Climbing the socio-economic ladder: FIU graduates go further

FIU Trustee Gerald Grant Jr. ‘78, MBA ‘89

FIU has a tradition of serving first-generation and low-income students who otherwise would not have access to higher education. In fact, more than 50 percent of FIU students receive need-based financial aid. At the same time, FIU graduates have one of the highest median salaries among all Florida State University System graduates.

So it may come as a surprise that in 2017, FIU ranked top in social mobility among public universities in Florida in two important studies: Social Mobility Index (SMI), and The Equality of Opportunity Project, which measure an institution’s role in providing opportunities for graduates to better their economic standing.

“For me, studying at FIU opened the doors to possibilities that I would not have had otherwise,” said College of Business alumnus and FIU Trustee Gerald Grant Jr. ‘78, MBA ‘89. “The opportunity for a good education not only proved to be worth the sacrifice that my parents made when moving to the U.S., but also changed my life and my children’s lives. Every student should be given the fair chance to succeed, no matter their socio-economic background.”

Grant is a prime example of how an FIU degree has propelled a successful career. The Jamaica native began his working life in the U.S. as a dishwasher at a Miami Beach hotel; he worked three jobs while attending college.

Today Grant is Director of Financial Planning of AXA Advisors’ South Florida branch. He is also an author and serves on the FIU Board of Trustees. In 2013, Grant became the first African-American alumnus to give FIU $1 million. With the gift, the school created the Gerald C. Grant Jr. and Jennifer Adger Grant Scholarship Fund, which provides scholarships in FIU’s College of Business.

“From day one, FIU has always taken responsibility for our community and embraced our mission to be a stepping stone and help our students achieve their dreams,” said Provost Kenneth G. Furton. “These rankings are a testament of our hard work to be an economic engine, uplift our community and change thousands of lives.”

FIU also does well among national universities when it comes to providing students an opportunity to climb the social ladder: Among institutions that are classified as R1 by Carnegie Classification of Institutions of Higher Education and are also Ashoka U Changemaker Campuses, FIU had the highest social mobility ranking. In addition, this past summer The Brookings Institution ranked FIU sixth on its list of selective, public, research-generating universities with the highest levels of low-income student enrollment. This makes FIU one of the top universities educating and graduating economically disadvantaged students.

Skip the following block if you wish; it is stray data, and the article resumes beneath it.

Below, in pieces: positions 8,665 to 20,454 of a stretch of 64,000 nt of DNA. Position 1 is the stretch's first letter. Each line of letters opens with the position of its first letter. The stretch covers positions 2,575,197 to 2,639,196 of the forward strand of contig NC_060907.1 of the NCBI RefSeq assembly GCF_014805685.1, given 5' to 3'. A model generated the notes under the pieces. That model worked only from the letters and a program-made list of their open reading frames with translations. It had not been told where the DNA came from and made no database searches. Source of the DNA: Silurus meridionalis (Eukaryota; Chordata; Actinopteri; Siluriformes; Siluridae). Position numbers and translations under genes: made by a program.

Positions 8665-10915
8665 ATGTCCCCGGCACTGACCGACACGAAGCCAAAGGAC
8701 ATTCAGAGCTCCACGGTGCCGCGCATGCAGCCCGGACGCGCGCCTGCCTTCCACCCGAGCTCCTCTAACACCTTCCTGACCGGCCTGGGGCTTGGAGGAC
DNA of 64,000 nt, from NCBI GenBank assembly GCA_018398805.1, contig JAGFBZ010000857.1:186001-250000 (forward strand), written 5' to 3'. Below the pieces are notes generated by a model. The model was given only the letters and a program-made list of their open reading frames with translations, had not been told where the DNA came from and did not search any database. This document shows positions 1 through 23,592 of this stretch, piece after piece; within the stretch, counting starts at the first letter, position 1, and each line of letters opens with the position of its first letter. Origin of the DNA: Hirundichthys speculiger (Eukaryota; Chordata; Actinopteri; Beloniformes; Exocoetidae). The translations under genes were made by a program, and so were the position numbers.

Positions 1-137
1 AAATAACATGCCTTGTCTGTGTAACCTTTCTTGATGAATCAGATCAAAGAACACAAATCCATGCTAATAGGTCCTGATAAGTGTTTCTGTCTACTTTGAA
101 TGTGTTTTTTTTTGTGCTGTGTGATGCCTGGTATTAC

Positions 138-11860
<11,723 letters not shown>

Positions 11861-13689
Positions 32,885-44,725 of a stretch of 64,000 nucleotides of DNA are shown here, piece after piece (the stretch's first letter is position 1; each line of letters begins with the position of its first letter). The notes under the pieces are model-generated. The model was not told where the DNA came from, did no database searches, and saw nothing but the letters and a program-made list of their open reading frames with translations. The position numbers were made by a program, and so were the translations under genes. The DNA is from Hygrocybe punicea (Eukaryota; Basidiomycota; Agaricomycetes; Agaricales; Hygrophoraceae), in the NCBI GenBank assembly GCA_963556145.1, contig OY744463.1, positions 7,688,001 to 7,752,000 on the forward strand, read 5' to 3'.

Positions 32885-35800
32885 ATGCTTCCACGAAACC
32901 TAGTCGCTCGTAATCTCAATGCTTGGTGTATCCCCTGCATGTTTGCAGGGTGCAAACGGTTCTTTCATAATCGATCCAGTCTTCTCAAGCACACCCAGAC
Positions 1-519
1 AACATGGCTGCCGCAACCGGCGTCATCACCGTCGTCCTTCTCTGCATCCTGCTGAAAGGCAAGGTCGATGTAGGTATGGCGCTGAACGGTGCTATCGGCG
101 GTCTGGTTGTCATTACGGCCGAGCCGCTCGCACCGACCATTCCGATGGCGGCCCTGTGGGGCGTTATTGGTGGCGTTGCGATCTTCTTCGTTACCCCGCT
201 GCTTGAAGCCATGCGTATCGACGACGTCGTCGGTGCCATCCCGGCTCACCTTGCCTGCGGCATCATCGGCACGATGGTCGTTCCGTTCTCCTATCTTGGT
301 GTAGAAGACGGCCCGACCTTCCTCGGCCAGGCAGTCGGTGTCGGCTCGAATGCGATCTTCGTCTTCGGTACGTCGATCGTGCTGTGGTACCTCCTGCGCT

College of Business alumna Raisa Grau ‘06 knows all too well the difficulties of being poor and the difference an FIU education can make. While living in her car, Grau was able to graduate high school at the age of 16. That same year, she moved out of her car and into student housing at FIU, where she began working at a local law firm and attending night classes at FIU. Today, Grau is an Audit Senior Manager in KPMG, one of the top accounting firms in the nation.

“FIU gave me the opportunity to study, and even a place to live,” said Grau, who graduated with an accounting degree. “The university created a level playing field that allowed me an equal chance of succeeding.”

FIU works to ensure that low-income students have the opportunity to better their lives by offering academic and financial support. Students from the foster care system, are homeless or who are first generation college students can receive aid and support through programs such as Fostering Panther Pride, Golden Promise, Golden Scholars and the First Generation Scholarship Program.

More recently, College of Engineering and Computing alumnus Kevin Love ‘15 used his FIU education and network to find his way from the foster care system to a job at Moss & Associates, a Fort Lauderdale-based construction management company.

By the time he was 15, Love’s entire immediate family had been incarcerated. Seeking mentorship, he joined the Broward nonprofit organization Helping Abused Neglected Disadvantaged Youth (HANDY), which assists foster care youth. Through an initiative between FIU and HANDY led by alumnus Chad Moss, Love received a first-generation scholarship, offered to qualifying HANDY students pursuing higher education.

At an annual HANDY scholarship breakfast during Love’s junior year, he met Moss and found a mentor in him. Soon after, Love began an internship at Moss’ company that became a full-time job as a project manager after graduation.

“FIU offered a kid from the foster care system a support network that continues to be there for me today,” Love said. “Without the opportunity for a college education, who knows where I would be today.”